In March, a member of the Russian senate asked the prosecutor general to look into the issue of yoga in pretrial detention. Yoga classes, organized on the recommendation of human-rights activists, had been offered to a limited number of inmates since September. But then Alexander Dvorkin, a man who is considered the country’s preëminent expert on cults, wrote a white paper warning that yoga can lead to sexual arousal, which in turn can lead to homosexual contact between inmates. Yelena Mizulina, a parliament member who has proposed a variety of antigay bills in the last seven years, immediately contacted the prosecutor general’s office, and this past month, yoga classes for detainees were suspended.
I left Russia with my family five and a half years ago. The parliament had just voted unanimously to ban what it called “propaganda of nontraditional sexual relations” directed at minors and, on a separate day, adoptions by L.G.B.T. people. Mizulina publicly pledged to create a mechanism for removing adopted and biological children from the homes of same-sex couples. The country was tumbling into some black hole of homosexual panic, and getting out seemed to be the only sane option.
Even if the decision to leave seemed inevitable to me—even if, like many émigrés, I need to believe that I had no other option but to uproot my family and run—most of my queer friends have stayed. I know many people whose situations are substantially similar to mine but for whom the choice wasn’t nearly so clear-cut. These are people with the resources, financial and otherwise, to enter into the legally complicated and often expensive process of emigration—they would be able to move more easily and smoothly than many of the L.G.B.T. asylum seekers I know in the United States, who have had to start their lives anew with next to nothing. Their relative affluence and social connections both make it possible for them to carve a life for themselves in Moscow and make them feel like they have a lot to lose by leaving.
The decision to emigrate is unlike other life decisions. It is a leap into the unknown; in this, it’s like having a first child, and it can be like marriage. But, with marriage or having children, one can witness the lives of loved ones who have already taken the leap. Even in the Internet era, people who emigrate disappear from the daily lives of their friends and families. They pursue lives in a new language, form connections in a new society, and shape careers in a new framework, and the more they do this—the more they master the art of immigration—the less intelligible their lives become to those left behind. As life’s passages go, in other words, emigration is a bit like death.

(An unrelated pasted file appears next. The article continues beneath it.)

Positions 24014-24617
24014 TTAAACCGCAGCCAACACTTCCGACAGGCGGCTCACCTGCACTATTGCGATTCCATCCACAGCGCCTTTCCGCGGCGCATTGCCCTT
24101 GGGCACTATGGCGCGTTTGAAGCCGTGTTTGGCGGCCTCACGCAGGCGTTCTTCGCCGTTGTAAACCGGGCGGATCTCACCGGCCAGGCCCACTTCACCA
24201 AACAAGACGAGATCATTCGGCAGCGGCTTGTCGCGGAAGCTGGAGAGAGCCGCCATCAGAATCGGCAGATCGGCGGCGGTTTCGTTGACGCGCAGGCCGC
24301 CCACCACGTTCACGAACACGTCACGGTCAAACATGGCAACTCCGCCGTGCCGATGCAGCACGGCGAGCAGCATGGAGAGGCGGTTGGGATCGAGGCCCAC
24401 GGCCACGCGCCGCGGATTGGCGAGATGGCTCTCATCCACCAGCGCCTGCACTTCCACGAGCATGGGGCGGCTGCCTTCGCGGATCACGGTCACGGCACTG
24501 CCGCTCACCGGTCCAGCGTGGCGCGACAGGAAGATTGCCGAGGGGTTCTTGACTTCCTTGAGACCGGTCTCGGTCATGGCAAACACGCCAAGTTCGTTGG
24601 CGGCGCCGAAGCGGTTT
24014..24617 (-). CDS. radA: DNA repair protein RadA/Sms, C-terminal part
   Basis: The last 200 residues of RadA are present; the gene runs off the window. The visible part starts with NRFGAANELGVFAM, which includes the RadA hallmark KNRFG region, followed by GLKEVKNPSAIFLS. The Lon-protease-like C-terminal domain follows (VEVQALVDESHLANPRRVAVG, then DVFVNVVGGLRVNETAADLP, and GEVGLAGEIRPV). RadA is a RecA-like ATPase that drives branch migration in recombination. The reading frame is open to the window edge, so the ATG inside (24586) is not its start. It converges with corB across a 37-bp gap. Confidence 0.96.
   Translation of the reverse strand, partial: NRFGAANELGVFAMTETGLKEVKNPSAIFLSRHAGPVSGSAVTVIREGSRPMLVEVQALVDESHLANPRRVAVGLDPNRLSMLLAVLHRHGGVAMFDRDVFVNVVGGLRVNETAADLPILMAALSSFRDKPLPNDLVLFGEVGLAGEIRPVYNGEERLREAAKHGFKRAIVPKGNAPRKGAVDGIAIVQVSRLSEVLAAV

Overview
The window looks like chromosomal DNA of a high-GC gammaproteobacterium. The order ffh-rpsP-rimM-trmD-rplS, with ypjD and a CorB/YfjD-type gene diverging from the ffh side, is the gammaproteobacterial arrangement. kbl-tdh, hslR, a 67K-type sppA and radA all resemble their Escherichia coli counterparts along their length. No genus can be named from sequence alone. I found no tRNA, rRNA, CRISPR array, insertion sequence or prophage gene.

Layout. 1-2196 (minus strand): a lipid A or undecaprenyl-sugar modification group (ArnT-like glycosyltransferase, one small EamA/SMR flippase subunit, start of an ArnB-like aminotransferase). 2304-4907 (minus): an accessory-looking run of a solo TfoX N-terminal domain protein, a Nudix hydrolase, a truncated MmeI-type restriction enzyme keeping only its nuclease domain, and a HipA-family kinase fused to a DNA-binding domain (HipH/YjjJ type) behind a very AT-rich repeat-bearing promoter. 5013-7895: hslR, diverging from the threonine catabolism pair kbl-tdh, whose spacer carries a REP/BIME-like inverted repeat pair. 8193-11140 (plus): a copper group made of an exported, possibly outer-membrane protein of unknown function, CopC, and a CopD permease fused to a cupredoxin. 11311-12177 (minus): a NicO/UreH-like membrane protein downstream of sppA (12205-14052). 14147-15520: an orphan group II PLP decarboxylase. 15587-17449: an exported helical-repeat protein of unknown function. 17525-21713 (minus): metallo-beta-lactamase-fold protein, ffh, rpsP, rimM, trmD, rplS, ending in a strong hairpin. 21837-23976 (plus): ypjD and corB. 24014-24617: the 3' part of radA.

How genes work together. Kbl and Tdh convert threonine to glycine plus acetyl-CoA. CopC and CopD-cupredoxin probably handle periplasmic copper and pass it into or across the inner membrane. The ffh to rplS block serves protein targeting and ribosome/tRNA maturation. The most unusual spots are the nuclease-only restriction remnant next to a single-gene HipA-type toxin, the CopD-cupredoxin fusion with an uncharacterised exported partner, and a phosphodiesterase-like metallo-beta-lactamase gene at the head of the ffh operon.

Most of the people I interviewed for this article have been talking about emigrating for a long time. There was a point, in 2013–14—as Putin’s political crackdown intensified, the Kremlin’s antigay campaign revved up, Russia invaded Ukraine, and the Russian economy crashed—when all of them were looking for ways to at least secure the option of moving abroad: a second passport, a residence permit in another country. But during the past five years or so, they have stayed in a state of fragile equilibrium, ready to leave but not leaving. One couple even returned after four years of living abroad.
“There was one morning in 2014 when Israel announced that same-sex couples could now move there under the Law of Return,” Nina, who is thirty-eight, recalled. Earlier that year, Nina had got married to Katya, now thirty-five, in Argentina. “We called the Embassy that day. We were the first. We filed our application, I submitted proof that my father was Jewish, and we waited.” The wait lasted more than a year. By the time the Embassy called, Nina was seven months pregnant. “They said they had good news and bad news. The good news was, I was eligible under the Law of Return, and the bad news was, as a couple, we couldn’t apply through the Embassy. We had to enter the country and apply there and wait, and the wait could be anywhere from four months to five years.” During that period, Katya wouldn’t have been able to work. With Nina pregnant and planning to stay home with the baby while she breast-fed, the couple decided to stay in Moscow.
Now Nina, Katya, and their three-year-old daughter live on the first floor of an old apartment building in central Moscow. It’s a funky, stylish space, with painted-brick walls, exposed ceiling beams, and rough wooden floors. I asked whether Nina and Katya had renovated the apartment themselves when they bought it, about three years ago. “It was all the old owner,” Nina said. “I just added the pull-up blinds on the windows. It was the first thing I did.” The significance of adding the blinds became clear later in our conversation. “We haven’t kissed in the street since 2013,” when the Duma criminalized “propaganda of nontraditional sexual relations,” Nina said. “And we didn’t kiss in the apartment until I put up the blinds.”